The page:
Still in Super Meat Boy, the mid-air controls are a little funky: the character seems to have no friction in the air, so it is really hard to stand still in the air, it removes some control to the player, but it is a good idea in this game, to emphasize on the action by making the option of standing still more difficult.

In Legend of Zelda: Skyward Sword, it often happened that I released the joystick right before a cliff and because Link does not stop right away, he just continued and fell and it was rather unpleasant.

In Bit.Trip Runner 2 (great game, awesome sound design), sometimes you jump before reaching the enemy, but the character jumps a little too slowly, and just when you are about to celebrate another hurdle you jumped over (around one confetti worth of celebration), the obstacle takes your confetti and burns it to ashes as you stumble on it and cry.

In my opinion, controls are the very thing that can make or break a game, it is the base and foundation of every digital interactive experience and a really special care should be accorded to this aspect. And you, do you have an opinion on the way a character moves, in any game?

Join the discussion 15 Comments

  • Jeremy says:

    Very interesting post!
    There are the same kind of small physics tweaks in Rayman Origins/Jungle Run. For example, you are still allowed to jump for a very small amount of time after falling from a platform. Or when you’re falling and press jump just before hitting the ground, the game remembers the input and makes you jump as soon as you touch the ground.
    As you said, those very small things make the difference between an pleasant game and a frustrating game.

    • Alexandre says:

      I’m playing Rayman Origins just right now, and you are right! They implemented several ways to make the game pleasant. However It’s a shame the physics play too much an important role, when you run up a slope you go significantly slower than on the flat, sometimes the speeds seem distorted because of this and you end up jumping way shorter or farther than you wanted.

  • Tim says:

    Very interesting post. I’d like to see the above mentioned developers’ take on this subject, as well as a few different others like Megadev when making Super House of Dead Ninjas or Chucklefish on Risk of Rain.

    • Alexandre says:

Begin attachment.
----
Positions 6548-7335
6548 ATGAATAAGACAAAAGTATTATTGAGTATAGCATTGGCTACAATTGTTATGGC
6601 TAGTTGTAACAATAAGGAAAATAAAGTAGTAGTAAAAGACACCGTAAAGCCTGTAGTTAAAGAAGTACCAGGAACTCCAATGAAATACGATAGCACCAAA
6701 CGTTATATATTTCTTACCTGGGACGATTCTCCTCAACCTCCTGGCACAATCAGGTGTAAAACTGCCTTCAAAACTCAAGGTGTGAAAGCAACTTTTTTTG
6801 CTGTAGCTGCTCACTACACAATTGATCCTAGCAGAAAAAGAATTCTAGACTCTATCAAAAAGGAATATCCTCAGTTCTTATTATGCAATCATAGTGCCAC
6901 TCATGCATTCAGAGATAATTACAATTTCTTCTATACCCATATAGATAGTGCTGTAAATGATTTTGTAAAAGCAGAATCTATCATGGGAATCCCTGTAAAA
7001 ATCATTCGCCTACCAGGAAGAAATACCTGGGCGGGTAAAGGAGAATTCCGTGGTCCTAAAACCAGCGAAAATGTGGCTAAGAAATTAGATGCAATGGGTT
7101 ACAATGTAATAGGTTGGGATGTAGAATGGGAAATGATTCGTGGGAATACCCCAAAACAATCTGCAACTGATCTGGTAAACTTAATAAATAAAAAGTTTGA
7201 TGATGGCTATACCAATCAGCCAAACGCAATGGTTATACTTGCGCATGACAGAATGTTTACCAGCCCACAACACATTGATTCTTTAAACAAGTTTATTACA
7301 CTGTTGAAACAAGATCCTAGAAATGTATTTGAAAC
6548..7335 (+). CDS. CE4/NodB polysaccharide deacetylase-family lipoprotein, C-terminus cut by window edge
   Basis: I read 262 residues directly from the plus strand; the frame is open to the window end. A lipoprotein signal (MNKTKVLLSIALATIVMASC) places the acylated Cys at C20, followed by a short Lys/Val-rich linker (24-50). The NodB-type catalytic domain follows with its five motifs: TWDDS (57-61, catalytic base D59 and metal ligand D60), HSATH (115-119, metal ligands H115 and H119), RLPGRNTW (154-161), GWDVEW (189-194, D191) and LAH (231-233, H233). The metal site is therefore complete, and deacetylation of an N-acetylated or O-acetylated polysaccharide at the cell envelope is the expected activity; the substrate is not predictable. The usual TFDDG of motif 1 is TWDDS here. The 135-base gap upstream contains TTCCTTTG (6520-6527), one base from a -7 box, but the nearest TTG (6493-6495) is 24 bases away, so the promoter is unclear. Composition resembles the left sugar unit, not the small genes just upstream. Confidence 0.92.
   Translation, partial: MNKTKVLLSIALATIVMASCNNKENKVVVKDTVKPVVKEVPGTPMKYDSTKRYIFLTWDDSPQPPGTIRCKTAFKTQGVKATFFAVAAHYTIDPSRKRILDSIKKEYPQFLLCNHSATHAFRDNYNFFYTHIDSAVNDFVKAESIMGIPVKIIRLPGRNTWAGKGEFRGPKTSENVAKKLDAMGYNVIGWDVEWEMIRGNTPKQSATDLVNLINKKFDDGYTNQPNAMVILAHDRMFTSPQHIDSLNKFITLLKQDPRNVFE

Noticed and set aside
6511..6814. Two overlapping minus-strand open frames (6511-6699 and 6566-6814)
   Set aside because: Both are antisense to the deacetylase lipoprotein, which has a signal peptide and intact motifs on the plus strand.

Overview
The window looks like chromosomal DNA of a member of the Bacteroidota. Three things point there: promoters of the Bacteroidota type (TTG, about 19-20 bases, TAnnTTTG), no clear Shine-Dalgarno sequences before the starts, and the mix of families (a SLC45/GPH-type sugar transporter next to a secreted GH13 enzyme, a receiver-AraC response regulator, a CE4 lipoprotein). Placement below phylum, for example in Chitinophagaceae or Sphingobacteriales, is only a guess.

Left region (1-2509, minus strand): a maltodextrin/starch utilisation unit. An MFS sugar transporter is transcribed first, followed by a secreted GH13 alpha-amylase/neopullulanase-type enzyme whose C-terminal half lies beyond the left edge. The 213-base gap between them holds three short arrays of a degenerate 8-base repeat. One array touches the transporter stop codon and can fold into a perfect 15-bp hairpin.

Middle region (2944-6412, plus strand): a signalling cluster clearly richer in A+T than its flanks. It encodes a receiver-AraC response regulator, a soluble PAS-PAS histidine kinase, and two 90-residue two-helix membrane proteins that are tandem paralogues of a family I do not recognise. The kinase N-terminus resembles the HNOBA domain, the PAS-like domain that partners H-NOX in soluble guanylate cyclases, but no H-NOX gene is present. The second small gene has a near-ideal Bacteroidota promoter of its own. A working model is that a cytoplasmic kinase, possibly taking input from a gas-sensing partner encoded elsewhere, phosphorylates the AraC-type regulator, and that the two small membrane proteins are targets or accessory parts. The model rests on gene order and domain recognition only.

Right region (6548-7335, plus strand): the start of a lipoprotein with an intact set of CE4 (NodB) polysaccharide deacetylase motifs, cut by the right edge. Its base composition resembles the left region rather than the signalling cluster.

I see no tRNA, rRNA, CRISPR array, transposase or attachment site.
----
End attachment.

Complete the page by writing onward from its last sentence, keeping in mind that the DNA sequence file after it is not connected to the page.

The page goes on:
Yeah, I believe it is interesting to know the dev philosophy of a developer who makes games you like. Stay tuned as we have many many more coming!

  • Toni says:

    Oh, wow! 🙂 That was unexpected ~ It’s amazing that you’re showing how you made the programming in Toto Temple deluxe! 🙂 I’m looking forward for more things like this about the game 🙂

  • teilnehmer says:

    Funky, I don’t see text in the two input fields above this one (I’m on a current Firefox on a Linux Mint system). I’m getting auto-fill-in for e-mail on the right, so I guess left is my name. Is this an intentional riddle for the web-savy?
    Anyway, nice post! I love to understand more about how games work. I program in PHP, which is of course page-related, and runtime programming is a riddle to me.

    • Alexandre says:

      My academical course made that I have done a fair share of PHP programming, I was more comfortable with runtime (ActionScript3 or Unity C#). So if you ever try runtime someday, you’ll see it’s not too hard, it’s just a different way of thinking 😉

  • Paul Nicholls says:

    Thanks for the interesting article…looking forward to part 2 (if any) 🙂

  • Diego says:

    Hi there, you physics controls seems pretty nice! Is the source code for this jam game available anywhere? I’d love to take a look in the full platform code

  • mahmoud says:

    i love my games

  • raphael says:

    awesome articles thx 🙂
    keep up the good work!

  • Ramón says:

    You use forces or velocity when you apply the speed?. In moving, jump and dashing. Thanks 😉

    • Alexandre says:

      I use velocity. Anyway force is exactly the same as velocity, the only difference is that it takes the rigidbody’s mass into account.

Leave a Reply